That said I strongly prefer my Snugpak Patrol Poncho for hiking. That also keeps my pack dry and the pack keeps it away from my back. It does not have side flaps but is like a big muumuu with sleeves and thumb holes to keep them in place. It is non breathable Pertex if I recall. As stated already nothing will truly keep one dry under exertion. I mean I sweat in a light shirt therefore…

6:55 a.m. on October 30, 2018 (EDT)
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I use a umbrella in addition to gore tex rainwear.  The umbrella allows me to substantially unzip the parka and remove the hood, offering dramatically better venting than can be had relying solely on conventional vent zips.  And if only a little breeze exists, the umbrella is all I need, and that has been the driest option I've experienced.

Ed

1:13 p.m. on October 30, 2018 (EDT)
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I've toyed with the idea of umbrellas but almost every trip I find myself on less maintained trails with brush and branches trying to pick my pocket or grab my hat or have a significant side breeze. Keeping an open mind and looking for opportunities as I can imagine it feels great compared to a zipped up rain jacket...maybe I just need to hike in nicer weather, but then everyone else shows up too!

5:15 p.m. on October 30, 2018 (EDT)
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FlipNC said:

"I've toyed with the idea of umbrellas but almost every trip I find myself on less maintained trails with brush and branches trying to pick my pocket ..."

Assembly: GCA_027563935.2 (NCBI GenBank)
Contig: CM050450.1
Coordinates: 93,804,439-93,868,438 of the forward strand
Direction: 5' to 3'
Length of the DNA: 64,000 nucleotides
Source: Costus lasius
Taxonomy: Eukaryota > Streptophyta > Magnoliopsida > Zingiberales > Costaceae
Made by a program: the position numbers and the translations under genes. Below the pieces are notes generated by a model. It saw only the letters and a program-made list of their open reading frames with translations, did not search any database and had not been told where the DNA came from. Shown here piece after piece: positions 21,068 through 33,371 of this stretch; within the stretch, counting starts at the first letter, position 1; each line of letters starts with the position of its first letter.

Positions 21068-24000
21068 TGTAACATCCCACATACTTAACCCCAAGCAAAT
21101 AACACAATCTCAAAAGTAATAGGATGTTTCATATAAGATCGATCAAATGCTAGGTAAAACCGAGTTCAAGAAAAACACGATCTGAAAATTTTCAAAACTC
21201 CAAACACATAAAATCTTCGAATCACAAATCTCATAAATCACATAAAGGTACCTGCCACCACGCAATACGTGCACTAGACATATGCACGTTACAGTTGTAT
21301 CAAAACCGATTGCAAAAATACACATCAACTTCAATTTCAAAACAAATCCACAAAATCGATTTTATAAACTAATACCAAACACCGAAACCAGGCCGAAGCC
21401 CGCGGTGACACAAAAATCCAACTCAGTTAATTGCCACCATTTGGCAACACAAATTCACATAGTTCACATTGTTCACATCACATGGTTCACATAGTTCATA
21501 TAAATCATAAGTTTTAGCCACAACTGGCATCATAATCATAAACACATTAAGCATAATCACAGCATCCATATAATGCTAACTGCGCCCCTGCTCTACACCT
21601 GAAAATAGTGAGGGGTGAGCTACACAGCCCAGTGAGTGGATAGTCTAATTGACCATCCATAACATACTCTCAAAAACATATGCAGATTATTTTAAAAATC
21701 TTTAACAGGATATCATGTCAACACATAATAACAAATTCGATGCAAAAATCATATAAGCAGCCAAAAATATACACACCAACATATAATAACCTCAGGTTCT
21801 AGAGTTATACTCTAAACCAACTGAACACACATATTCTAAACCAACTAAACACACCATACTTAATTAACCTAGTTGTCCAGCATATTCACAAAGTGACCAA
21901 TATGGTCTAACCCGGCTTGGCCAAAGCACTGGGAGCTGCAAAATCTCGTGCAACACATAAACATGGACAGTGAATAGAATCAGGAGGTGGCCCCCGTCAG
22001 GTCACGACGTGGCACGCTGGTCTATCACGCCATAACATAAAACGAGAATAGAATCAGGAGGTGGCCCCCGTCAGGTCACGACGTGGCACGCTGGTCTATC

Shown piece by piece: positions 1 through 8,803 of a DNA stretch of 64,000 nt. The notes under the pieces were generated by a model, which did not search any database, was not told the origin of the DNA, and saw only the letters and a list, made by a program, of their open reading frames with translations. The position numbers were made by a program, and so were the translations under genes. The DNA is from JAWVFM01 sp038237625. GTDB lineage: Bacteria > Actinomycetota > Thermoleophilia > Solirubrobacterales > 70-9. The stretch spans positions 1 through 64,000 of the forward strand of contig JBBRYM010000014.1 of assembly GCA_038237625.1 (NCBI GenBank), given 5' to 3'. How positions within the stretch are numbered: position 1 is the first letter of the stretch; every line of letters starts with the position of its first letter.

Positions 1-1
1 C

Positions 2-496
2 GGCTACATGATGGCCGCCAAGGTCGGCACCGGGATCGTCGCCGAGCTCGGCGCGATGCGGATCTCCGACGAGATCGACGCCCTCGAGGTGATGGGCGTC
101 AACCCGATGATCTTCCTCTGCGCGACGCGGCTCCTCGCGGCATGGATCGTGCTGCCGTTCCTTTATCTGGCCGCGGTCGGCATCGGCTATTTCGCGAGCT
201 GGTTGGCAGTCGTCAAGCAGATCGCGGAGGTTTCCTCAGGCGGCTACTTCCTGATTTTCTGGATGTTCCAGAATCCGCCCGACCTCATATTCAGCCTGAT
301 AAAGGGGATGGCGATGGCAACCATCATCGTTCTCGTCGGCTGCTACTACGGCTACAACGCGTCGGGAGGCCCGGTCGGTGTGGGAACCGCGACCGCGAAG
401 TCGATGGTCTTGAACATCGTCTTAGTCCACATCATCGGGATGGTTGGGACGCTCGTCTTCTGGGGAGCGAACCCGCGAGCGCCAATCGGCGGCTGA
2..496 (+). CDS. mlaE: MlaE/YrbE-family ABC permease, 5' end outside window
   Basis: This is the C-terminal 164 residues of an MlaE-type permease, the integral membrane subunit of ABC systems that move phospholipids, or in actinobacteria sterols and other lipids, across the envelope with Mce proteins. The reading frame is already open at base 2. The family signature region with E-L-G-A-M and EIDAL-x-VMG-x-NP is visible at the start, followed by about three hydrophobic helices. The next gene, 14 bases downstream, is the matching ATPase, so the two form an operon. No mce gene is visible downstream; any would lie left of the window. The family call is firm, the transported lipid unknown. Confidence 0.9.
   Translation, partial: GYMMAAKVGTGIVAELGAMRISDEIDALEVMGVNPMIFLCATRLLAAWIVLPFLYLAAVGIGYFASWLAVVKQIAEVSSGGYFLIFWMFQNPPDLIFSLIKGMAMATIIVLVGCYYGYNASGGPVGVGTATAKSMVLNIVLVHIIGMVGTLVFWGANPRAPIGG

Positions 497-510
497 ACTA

Good point. Brush is only an occasional problem for me, as most of my trips are in the High Sierra, or open desert.

Ed

5:41 p.m. on November 5, 2018 (EST)
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FlipNC said:

In the cold and wet UK, Paramo is an option that gets mentioned a lot. I haven't tried it and dont know about US availability. It's heavier so not for light trips but seems to be popular for extended days of rain and cold like the Scottish highlands.

 

I have UK friends who swear by Paramo.  I was in London last year and looked at their items in a shop.  I nearly bought a set for myself, but I really don't need it.  Paramo, which is owned by Nikwax, is not waterproof like goretex or event.  Instead it is treated heavily with Nikwax so it does not absorb moisture.  Eventually the Paramo garments will soak through (so does everything else) with the idea is that body heat will eventually dry it out.  It's quite a system of layers all designed to integrate with each other.  Since Paramo isn't waterproof there is minimal sweat buildup.  The sales presentation was quite convincing.  UK weather is ideally suited for these garments.

6:53 p.m. on November 5, 2018 (EST)
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Well that was interesting! Didn't know that about Paramo (admittedly didn't know anything about them really), so thanks Alan! I just went down the rabbit hole looking through their website (which has loads on info on how/why they believe in this system, worth a read).

11:22 p.m. on November 5, 2018 (EST)
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There is another UK brand called Buffalo Systems.  Again, my UK friends love the stuff, though I have not seen any of their clothing.  I think Buffalo Systems is trying to get North American distribution, I seem to recall seeing a discount for NOLS grads online.

http://www.buffalosystems.co.uk/about/our-story/

May 20, 2019